American architect. He worked with James Peacock Sims (1849–82) in Philadelphia, PA, when he was influenced by Norman Shaw and the Queen Anne movement in England, as can be seen in the design of The Anglecot, 401 East Evergreen Avenue, Philadelphia (1883—much altered). By the late 1880s his work was becoming more free, influenced by the Shingle style (e.g. the C. B. Moore house, 1321 Locust Street, Philadelphia (1891) ). He also employed an agreeably eclectic Arts-and-Crafts manner, as in the Mask and Wig Club, 311 South Camac Street, Philadelphia, and turned to Colonial Revival (e.g. Neill and Mauran houses, 315–17 South 22nd Street, Philadelphia (1891) ). More grand yet Picturesque was his Jeffords house, Glen Riddle, PA (1917). His work exercised a powerful influence on subsequent generations of architects in Pennsylvania.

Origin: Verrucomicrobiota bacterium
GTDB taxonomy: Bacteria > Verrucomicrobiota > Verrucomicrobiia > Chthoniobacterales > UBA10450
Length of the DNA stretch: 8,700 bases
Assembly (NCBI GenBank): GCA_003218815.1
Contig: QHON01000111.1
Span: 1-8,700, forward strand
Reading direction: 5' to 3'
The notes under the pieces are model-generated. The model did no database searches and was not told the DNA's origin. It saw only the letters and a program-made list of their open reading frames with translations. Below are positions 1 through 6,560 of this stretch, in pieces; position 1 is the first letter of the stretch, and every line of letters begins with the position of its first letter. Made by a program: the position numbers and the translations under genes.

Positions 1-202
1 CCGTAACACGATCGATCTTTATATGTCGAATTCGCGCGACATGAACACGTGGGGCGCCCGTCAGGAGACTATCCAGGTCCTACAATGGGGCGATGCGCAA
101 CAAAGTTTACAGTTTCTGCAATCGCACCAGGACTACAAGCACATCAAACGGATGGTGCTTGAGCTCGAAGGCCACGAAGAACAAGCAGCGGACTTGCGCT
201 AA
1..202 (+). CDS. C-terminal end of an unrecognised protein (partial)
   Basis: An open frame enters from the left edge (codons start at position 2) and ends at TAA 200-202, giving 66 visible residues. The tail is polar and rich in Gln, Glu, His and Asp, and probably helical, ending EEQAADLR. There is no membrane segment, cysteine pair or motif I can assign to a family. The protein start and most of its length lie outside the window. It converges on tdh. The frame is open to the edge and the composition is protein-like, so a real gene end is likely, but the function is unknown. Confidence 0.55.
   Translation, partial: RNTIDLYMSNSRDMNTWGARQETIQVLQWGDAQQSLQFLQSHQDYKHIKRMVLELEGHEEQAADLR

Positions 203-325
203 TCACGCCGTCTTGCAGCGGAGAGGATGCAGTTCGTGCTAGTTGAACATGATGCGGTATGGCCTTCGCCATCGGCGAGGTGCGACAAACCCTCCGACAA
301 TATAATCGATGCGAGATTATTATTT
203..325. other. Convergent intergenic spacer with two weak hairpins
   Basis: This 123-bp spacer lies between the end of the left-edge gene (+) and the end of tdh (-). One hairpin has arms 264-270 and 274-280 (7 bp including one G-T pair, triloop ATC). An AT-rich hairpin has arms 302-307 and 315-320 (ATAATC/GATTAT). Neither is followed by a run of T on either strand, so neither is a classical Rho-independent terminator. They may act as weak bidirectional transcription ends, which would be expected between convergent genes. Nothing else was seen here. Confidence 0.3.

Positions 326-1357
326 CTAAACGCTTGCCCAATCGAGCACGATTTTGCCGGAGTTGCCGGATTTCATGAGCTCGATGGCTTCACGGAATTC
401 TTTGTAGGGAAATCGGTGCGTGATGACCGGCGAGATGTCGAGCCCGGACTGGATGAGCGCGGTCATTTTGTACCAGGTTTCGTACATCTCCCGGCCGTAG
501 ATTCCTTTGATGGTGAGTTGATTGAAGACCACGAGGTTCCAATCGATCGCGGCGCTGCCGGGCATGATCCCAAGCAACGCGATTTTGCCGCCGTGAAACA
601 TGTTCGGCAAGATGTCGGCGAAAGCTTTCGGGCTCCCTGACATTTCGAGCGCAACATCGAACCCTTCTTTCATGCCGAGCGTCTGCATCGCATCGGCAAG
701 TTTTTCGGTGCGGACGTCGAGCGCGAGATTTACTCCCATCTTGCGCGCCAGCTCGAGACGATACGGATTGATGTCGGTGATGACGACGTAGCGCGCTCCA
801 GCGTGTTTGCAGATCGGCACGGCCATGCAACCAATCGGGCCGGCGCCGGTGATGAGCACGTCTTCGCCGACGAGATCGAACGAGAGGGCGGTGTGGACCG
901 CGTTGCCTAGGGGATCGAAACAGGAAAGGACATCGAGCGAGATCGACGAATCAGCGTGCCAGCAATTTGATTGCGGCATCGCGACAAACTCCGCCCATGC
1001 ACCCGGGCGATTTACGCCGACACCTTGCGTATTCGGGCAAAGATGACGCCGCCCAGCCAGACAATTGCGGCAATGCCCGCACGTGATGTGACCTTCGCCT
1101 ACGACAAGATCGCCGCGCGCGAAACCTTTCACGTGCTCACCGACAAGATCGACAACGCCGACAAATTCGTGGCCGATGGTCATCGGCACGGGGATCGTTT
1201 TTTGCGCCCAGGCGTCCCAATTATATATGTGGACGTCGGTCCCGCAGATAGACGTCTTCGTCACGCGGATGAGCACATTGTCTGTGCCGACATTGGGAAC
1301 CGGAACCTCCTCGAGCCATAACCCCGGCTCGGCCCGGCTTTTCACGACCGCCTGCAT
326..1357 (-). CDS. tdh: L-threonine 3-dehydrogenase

V. J. Scully (1971);Jane Turner (1996);Tatman & Moss (1985)
Subjects: Architecture — Art.